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Barclays lists mobile data opportunities

Posted: 10 Mar 2010 ?? ?Print Version ?Bookmark and Share

Keywords:mobile data? Wi-Fi? WiMAX? 3G? network?

United States gears for 4G
The move to 4G networks is happening first in the United States, driving opportunities for new systems. For example, Clearwire has already deployed as many as 30 million points of presence (POPs) for its WiMAX network and plans to have a total of 130 million installed by the end of the year, Barclays estimates.

Verizon Wireless has announced it will end development of its CDMA network and transition early to LTE. It is expected to deploy about 100 million POPs by the end of the year, covering a third of the United States.

AT&T is somewhat behind in the U.S. drive to 4G, as it focuses on relieving congestion in its backhaul nets. TMobile faces a lack of spectrum to drive a shift to 4G, Barclays said.

With the exception of Sweden, most European carriers are still deploying HSPA+ and will move to 4G slowly, in part stung by snags being the first to deploy 3G technology based on wideband CDMA. However, the HSPA nets may only deliver end users about 1.8Mbits/s, not the promised 11 Mbits/s, Barclays estimates.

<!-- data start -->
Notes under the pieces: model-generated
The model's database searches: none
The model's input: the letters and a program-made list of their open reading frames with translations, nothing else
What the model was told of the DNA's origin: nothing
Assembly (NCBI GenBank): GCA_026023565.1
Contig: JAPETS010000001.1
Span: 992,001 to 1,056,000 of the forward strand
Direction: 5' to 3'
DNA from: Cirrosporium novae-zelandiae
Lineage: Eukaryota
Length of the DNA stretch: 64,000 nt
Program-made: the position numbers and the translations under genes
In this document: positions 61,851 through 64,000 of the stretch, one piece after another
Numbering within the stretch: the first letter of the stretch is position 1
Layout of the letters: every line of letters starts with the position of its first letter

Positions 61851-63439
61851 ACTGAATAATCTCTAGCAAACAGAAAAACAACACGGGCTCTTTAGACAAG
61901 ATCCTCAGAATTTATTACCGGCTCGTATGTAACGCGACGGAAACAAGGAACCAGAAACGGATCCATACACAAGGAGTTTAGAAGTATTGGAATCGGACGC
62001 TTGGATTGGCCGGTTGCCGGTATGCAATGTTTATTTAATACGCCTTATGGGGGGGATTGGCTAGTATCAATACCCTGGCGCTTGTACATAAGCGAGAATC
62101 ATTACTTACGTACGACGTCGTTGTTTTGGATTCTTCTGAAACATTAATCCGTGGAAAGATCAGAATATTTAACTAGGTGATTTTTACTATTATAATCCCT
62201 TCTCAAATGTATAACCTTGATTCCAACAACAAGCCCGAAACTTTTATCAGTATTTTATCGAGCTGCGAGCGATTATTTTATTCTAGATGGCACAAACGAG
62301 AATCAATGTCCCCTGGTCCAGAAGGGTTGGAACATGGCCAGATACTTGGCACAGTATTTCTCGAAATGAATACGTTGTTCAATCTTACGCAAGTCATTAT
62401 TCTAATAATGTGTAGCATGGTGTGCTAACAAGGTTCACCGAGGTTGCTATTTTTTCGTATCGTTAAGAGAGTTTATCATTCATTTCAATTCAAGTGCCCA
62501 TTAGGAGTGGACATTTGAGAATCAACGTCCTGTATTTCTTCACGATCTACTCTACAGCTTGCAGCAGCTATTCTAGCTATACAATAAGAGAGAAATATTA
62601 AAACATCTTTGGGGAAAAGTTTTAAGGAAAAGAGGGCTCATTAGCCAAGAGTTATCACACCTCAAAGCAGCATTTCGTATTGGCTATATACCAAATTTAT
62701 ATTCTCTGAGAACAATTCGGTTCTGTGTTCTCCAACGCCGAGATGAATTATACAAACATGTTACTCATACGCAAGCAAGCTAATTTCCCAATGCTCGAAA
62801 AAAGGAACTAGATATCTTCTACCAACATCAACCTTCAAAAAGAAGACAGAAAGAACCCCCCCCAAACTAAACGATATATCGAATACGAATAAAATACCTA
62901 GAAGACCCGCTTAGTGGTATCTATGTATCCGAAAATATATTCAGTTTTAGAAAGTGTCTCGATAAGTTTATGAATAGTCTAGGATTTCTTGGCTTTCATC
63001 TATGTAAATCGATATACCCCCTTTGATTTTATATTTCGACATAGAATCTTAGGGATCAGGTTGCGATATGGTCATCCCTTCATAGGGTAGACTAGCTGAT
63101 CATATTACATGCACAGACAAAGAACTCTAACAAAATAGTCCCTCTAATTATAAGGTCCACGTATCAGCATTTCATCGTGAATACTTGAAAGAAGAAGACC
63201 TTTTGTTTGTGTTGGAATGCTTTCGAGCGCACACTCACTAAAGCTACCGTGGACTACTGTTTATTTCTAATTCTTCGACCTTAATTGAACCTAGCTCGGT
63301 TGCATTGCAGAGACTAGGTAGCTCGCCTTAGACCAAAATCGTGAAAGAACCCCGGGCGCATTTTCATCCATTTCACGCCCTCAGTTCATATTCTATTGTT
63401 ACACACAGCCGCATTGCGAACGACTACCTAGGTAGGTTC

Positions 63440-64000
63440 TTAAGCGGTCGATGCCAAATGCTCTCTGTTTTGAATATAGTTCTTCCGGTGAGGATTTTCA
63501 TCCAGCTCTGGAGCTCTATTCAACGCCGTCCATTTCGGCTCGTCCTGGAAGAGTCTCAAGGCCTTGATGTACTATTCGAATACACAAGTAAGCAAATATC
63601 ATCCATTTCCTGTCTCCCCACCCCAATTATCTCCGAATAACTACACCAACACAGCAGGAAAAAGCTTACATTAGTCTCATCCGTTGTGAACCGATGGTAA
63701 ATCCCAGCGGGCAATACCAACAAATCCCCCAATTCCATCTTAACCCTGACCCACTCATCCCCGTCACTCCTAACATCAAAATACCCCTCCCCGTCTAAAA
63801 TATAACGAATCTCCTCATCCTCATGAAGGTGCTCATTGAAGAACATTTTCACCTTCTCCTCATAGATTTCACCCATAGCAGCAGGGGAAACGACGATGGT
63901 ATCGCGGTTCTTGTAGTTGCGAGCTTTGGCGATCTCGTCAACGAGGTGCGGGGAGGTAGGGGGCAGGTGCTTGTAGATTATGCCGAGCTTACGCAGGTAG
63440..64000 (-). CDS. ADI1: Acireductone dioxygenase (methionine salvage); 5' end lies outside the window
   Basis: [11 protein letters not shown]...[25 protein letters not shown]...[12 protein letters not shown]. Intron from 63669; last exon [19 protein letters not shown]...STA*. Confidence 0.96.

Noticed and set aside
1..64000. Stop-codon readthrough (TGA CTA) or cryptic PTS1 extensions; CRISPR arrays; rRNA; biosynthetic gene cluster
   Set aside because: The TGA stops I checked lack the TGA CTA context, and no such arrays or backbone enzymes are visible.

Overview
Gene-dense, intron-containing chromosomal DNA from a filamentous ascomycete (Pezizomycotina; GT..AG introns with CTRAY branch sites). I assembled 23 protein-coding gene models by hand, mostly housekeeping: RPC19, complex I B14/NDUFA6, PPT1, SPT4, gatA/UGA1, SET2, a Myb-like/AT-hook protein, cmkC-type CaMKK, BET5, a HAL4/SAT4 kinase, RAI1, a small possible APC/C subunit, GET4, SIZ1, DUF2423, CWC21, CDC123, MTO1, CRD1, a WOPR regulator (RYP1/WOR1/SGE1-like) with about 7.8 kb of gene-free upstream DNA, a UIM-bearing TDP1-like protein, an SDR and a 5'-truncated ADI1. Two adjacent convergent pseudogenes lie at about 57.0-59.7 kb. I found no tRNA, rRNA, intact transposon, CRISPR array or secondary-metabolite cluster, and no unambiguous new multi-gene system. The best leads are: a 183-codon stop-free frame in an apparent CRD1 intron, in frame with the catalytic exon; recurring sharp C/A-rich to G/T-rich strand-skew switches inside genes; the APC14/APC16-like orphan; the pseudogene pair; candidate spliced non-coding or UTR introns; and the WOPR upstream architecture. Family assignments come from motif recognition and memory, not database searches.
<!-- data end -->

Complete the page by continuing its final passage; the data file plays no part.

Femtocells, Wi-Fi growth
One of the ways carriers will handle increases in mobile dataand avoid big capital equipment expensesis by deploying femtocells and Wi-Fi to siphon data traffic off their core cellular networks.

The move makes sense because more than 60 percent of mobile data use is in homes and more than 95 percent is in buildings, noted Jeff Kvaal, a Barclay analyst covering communications systems in the United States. "It's worth it for carriers to put in the effort to work through challenges with femtocells and Wi-Fi, and some deployments are underway," he said.

Wi-Fi business systems maker Aruba and femtocell chip designer PicoChip will be among the companies that benefit from the trend, Barclays said.

China on the rise
China's two top communications systems makersHua Wei and ZTEhave grown to hold as much as 15 percent of the market for communications equipment in Western Europe, Barclays estimates.

"It's become clear the quality of their products has improved to the point that Western operators have become comfortable purchasing it," said Gardiner. "Hua Wei may have had a start as a low cost vendor with questions of quality, but today that's less the case," he said.

Indeed, Hua Wei now claims Nokia Siemens Networks is driving the lowest prices in the sector. Meanwhile the Chinese OEMs' appetite for merchant silicon is driving opportunities for a growing array of chip makers.

- Rick Merritt
EE Times

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